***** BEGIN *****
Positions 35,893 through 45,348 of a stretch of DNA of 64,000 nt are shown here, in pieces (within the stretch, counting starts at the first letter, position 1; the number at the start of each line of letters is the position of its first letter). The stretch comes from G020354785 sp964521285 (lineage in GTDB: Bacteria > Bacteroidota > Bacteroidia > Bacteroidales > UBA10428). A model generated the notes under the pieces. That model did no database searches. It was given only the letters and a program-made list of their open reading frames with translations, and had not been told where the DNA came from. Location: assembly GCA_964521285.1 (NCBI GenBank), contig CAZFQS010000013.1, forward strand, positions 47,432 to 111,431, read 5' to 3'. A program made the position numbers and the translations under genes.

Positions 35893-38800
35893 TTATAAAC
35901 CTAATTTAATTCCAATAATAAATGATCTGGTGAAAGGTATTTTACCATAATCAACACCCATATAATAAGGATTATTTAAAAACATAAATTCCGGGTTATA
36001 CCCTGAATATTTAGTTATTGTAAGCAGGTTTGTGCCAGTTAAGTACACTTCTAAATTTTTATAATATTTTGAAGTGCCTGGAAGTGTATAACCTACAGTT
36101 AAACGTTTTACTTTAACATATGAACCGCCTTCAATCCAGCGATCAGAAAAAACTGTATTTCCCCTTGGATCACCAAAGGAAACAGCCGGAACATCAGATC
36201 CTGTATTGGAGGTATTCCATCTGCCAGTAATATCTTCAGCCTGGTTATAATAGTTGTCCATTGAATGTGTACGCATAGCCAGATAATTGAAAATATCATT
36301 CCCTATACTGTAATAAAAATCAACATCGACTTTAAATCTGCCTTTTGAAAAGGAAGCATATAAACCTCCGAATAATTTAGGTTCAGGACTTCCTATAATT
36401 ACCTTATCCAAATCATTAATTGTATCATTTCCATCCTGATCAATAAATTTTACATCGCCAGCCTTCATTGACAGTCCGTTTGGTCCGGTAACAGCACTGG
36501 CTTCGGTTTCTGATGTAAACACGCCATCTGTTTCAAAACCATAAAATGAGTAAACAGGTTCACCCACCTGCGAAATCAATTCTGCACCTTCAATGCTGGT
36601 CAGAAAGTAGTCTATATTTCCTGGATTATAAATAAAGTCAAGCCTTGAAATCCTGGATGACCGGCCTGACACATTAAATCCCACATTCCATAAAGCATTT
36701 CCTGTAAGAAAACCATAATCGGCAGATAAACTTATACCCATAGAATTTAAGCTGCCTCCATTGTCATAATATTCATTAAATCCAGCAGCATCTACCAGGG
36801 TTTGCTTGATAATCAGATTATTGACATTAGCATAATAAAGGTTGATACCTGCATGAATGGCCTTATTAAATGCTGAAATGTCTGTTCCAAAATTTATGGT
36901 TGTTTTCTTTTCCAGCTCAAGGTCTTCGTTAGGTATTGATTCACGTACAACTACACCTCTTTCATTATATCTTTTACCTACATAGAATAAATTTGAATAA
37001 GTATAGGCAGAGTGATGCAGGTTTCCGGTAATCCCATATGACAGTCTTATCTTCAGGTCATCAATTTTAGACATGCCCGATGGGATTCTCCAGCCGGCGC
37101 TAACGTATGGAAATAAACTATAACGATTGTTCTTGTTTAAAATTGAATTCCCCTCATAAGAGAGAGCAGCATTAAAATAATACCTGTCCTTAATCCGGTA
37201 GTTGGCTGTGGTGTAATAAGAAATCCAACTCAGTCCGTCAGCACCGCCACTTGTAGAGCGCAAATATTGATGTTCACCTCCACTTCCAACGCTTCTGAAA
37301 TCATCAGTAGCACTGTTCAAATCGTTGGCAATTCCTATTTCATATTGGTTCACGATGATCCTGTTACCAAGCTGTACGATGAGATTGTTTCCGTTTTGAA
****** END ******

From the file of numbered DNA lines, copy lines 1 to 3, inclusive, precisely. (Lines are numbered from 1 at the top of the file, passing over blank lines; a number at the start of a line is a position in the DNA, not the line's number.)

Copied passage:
Positions 35,893 through 45,348 of a stretch of DNA of 64,000 nt are shown here, in pieces (within the stretch, counting starts at the first letter, position 1; the number at the start of each line of letters is the position of its first letter). The stretch comes from G020354785 sp964521285 (lineage in GTDB: Bacteria > Bacteroidota > Bacteroidia > Bacteroidales > UBA10428). A model generated the notes under the pieces. That model did no database searches. It was given only the letters and a program-made list of their open reading frames with translations, and had not been told where the DNA came from. Location: assembly GCA_964521285.1 (NCBI GenBank), contig CAZFQS010000013.1, forward strand, positions 47,432 to 111,431, read 5' to 3'. A program made the position numbers and the translations under genes.

Positions 35893-38800
35893 TTATAAAC